CINCINNATI -- Jason LaRue's meaningful moments have been few and far between this season. The timing on his latest was perfect.
When it looked like Cincinnati was about to fade away, LaRue provided a win that kept the Reds thinking there's still enough time to elbow their way back to the front of the pack of contenders.
"It's been that way all year," manager Jerry Narron said. "Every time the wheels start to fall off, we come back and win a couple. This is a league of runs, and we're capable of putting together a solid run."
Cincinnati won for only the fifth time in its last 16 games, moving 2½ games behind San Diego for the NL wild card. Four teams are now bunched within 2½ games of the Padres.
"You'd figure at this point you'd be getting some clear scenarios for some teams, but that's just not the case," said San Diego's Mike Piazza, who hit a solo homer. "We just have to hang in there. Teams can pick up ground or lose ground quickly."
LaRue had an awkward swing-and-miss on the first pitch from Doug Brocail (2-2), then connected on the next pitch for his eighth homer. LaRue, batting only .180, got into the three-hour, 34-minute game in the late innings.
Scott Schoeneweis (1-0) escaped a threat in the 10th to get the win.
Sensing the importance of the series, the Reds offered half-price tickets and $1 hot dogs, hoping to draw big crowds. They sold only 15,820 tickets for the opener, which started on time after a daylong rain.
"People talk about how this is the biggest series of the year, but it's not going to mean anything if we win the series and then (self-destruct) the rest of the way," LaRue said.
Both starters were out of the game after five innings, leaving it up to the bullpens.
Padres right-hander Chris Young got a no-decision that preserved his unbeaten streak on the road. Young left for a pinch-hitter during a three-run rally that put San Diego up 4-3 in the sixth inning.
Rich Aurilia hit a three-run homer off Young, who is 6-0 with a 2.69 ERA in 13 road starts this season. Young, obtained in an offseason trade with Texas, hasn't lost in his last 22 road starts, the longest such streak in the majors since Greg Maddux went 22 without a loss in 1997-98.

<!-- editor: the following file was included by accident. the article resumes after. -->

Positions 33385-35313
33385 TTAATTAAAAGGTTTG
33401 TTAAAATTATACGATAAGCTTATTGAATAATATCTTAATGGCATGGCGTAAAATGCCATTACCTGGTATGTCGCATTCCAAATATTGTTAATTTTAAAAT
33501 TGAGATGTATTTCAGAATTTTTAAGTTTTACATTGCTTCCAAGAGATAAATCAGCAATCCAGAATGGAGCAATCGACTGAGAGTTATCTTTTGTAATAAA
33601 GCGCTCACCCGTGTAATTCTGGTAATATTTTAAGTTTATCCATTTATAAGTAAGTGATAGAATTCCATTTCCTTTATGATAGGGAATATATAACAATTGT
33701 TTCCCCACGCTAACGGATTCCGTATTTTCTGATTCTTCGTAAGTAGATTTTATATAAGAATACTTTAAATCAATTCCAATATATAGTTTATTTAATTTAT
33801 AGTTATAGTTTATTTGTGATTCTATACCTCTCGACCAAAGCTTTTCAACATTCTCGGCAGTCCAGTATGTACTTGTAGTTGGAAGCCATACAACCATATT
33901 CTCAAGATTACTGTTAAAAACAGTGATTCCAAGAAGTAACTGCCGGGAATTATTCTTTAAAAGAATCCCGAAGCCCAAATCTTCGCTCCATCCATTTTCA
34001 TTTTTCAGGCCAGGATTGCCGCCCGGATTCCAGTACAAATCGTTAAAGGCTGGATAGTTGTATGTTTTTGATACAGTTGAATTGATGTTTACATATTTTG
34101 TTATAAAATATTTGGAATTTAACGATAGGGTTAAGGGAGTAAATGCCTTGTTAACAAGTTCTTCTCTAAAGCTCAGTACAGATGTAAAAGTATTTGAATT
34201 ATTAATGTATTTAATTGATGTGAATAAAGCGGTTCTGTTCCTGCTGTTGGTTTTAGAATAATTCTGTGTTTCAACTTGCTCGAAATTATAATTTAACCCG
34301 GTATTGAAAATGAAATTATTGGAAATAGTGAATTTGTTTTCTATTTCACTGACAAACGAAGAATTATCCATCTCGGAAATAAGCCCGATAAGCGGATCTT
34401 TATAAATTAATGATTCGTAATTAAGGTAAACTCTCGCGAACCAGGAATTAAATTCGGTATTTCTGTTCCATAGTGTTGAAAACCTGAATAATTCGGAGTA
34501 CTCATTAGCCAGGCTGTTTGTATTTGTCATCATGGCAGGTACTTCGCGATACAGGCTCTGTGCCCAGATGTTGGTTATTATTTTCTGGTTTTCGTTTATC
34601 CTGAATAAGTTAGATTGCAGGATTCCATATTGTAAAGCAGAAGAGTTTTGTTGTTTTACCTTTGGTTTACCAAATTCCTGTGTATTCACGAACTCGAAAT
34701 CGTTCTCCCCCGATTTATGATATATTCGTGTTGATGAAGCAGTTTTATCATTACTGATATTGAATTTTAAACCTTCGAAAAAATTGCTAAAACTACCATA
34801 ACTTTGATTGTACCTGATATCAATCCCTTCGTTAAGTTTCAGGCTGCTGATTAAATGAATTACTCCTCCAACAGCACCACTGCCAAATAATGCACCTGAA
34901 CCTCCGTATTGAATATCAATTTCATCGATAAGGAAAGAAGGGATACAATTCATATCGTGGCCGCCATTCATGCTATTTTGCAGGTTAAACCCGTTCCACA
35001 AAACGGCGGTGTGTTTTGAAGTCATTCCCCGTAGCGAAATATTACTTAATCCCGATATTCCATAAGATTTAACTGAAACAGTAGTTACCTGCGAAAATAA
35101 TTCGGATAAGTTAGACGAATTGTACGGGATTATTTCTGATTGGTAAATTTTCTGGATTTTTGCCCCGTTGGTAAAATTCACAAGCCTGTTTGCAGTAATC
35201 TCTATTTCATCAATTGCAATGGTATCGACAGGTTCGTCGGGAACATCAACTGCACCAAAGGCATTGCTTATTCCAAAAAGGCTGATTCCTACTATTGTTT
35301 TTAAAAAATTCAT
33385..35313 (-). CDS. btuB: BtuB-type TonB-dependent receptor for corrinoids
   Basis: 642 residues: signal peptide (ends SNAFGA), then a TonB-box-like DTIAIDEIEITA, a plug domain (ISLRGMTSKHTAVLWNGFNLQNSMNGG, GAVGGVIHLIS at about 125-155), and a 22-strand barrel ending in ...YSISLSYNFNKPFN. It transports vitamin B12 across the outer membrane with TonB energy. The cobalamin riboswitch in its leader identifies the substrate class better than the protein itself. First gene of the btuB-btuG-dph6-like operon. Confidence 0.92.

Reds starter Eric Milton left the game after five innings because of a stiff left elbow. For the third time in his last five starts, the bullpen cost him a victory. Terrmel Sledge's pinch-hit single off Rheal Cormier completed the three-run rally that put the Padres up 4-3 in the sixth.
Scott Linebrink gave up a tying run in the eighth, when Edwin Encarnacion scored from third while the Padres futilely tried to turn a double play on Brandon Phillips' grounder. Encarnacion stole third base to set up the run, barely beating the throw.
"That was a bold move, and it was a turning point in the game," manager Bruce Bochy said. "I thought we had him. Obviously, we didn't. It was a real close play and he just got in there."
Padres reliever Cal Meredith escaped a bases-loaded threat in the sixth and extended an impressive streak of his own. The right-hander hasn't been scored upon in his last 28 appearances spanning 33 2/3 innings, a club record.
- Piazza's homer was the 418th of his career. Next on the list is Billy Williams in 38th place with 426.
- Piazza leads major league catchers with 21 homers.
- The top three batters in San Diego's order went 0-for-14.
- Adrian Gonzalez tied his career high with four hits.
- CF Ken Griffey Jr. was out of the Reds lineup for the sixth straight game because of a dislocated toe.
- Adam Dunn struck out twice, raising his NL-leading total to 171 -- the second-highest of his career. Dunn fanned a major league-record 195 times in 2004.
- The Reds topped 2 million in attendance for the third time in their four seasons at Great American Ball Park.